Over half of the projected growth in wellness tourism expenditures (and three-quarters of the growth in wellness trips) through 2022 is forecast to take place in Asia-Pacific, Latin America-Caribbean, Middle East-North Africa, and Sub-Saharan Africa, driven by a dramatic increase in both domestic tourism and intra-regional wellness tourism in these markets.

The report says that wellness travellers spend more per trip than average tourists. In 2017, international wellness tourists on average spent $1,528 per trip, 53% more than the typical international tourist. The premium for domestic wellness tourists is even higher, spending $609 per trip, 178% more than the typical domestic tourist.

The lucrative nature of wellness tourists means there are many opportunities for tourism businesses to “infuse wellness into their offerings and capture spending”, adds the report. It cites examples such as airports and airlines, which are offering spa treatments, wellness classes and healthier food options.

Meanwhile, ‘healthy hotels’ are now mainstream, with in-room fitness equipment, healthy snacks and partnerships with wellness brands. A similar trend is seen in the cruise sector, with wellness-themed voyages, notes GWI.

Paul Nelson, WTM Portfolio Press & PR Manager, said: “It’s very good news for the tourism industry in general that the wellness sector is in such good shape. “It offers plenty of scope for travel businesses and tourist boards to cater for this robust market and develop fresh ideas for consumers.”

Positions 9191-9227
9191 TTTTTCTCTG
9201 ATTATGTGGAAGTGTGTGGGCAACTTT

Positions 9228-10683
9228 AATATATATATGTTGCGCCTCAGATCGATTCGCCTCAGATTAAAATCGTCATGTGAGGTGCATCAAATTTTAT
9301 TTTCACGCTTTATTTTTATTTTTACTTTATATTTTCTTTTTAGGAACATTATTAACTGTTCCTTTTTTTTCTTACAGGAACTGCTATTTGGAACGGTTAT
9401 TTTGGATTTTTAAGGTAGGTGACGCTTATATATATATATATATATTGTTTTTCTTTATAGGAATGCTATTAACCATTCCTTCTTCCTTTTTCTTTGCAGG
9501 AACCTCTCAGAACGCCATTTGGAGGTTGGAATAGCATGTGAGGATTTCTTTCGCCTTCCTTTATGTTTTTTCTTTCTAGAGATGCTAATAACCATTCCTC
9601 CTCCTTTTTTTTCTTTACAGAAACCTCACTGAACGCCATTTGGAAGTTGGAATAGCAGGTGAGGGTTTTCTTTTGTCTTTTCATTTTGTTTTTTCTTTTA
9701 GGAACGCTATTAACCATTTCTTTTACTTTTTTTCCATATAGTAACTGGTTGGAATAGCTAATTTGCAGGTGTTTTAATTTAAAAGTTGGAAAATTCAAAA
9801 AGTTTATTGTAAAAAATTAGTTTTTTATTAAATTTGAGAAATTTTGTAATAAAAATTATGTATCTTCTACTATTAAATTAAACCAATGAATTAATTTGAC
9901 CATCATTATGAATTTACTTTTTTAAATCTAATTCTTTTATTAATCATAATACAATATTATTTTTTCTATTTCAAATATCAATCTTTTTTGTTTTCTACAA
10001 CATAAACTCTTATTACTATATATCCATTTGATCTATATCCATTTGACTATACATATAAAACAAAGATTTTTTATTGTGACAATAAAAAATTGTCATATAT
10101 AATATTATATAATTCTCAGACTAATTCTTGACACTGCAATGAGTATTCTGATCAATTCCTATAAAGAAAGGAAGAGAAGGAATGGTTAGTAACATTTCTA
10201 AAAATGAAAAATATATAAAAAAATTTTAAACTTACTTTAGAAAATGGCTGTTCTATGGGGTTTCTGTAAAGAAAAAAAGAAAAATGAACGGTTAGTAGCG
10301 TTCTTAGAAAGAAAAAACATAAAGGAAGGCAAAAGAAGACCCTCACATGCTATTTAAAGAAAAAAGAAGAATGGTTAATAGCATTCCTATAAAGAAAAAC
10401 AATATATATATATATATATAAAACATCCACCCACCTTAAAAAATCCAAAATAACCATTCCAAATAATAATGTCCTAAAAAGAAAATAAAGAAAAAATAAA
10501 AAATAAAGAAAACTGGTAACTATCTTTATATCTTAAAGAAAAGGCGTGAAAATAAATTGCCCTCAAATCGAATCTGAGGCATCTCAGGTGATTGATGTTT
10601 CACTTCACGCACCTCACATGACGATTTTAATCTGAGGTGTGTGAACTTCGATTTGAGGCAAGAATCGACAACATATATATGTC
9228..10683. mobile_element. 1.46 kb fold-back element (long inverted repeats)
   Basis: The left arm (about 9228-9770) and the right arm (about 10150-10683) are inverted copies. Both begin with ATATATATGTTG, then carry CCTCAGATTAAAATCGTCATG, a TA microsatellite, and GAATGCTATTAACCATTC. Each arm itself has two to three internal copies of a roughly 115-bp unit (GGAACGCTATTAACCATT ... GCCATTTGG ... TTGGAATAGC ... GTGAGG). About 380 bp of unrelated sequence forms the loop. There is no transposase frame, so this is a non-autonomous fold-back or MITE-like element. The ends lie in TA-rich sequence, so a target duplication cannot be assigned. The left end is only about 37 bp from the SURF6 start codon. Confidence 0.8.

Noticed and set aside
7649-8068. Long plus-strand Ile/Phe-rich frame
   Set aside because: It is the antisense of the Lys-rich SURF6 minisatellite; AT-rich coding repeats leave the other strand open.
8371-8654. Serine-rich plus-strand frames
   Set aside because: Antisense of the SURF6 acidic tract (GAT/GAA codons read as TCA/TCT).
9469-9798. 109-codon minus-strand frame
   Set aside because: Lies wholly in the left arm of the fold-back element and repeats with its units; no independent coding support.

At the time of writing, the Global Wellness Tourism Economy report is available for download from this link. It was authored by Ophelia Yeung and Katherine Johnston, Senior Research Fellows at the Global Wellness Institute.

Leisure Tourism subscribers can find relevant publications on the database by searching either for the single word “wellness”, or by more specific terms including "wellness tourism" OR "wellness industry" OR "spa tourism" OR "wellness tourists." The search results include a number of CABI eBook chapters, including a 2018 chapter by Patterson on health and wellness tourism and older travellers, a 2016 case study by Hull on wellness tourism at Sparkling Hill Resort, Canada, and a chapter by Smith (2013) on wellness tourism and the extent to which it can transform the quality of life of individuals, groups and communities.

Full Text articles hosted by Leisure Tourism include Damijanic and Ruzic (2015) who profile tourists staying in wellness hotels in Croatia, and a study by Vasileiou et al. (2016) on wellness tourism in Greece. Recent abstracts on wellness tourism include a paper by Han et al. (2018) on spa tourism as a factor in building destination loyalty to Thailand, and Huang and Xu (2018) who discuss wellness tourism in the “longevity village” of Bama, China.

Article details

  • Author(s)
  • David Simpson
  • Date
  • 07 November 2018
  • Source
  • Global Wellness Institute
  • Subject(s)
  • Hospitality Sector
  • Tourism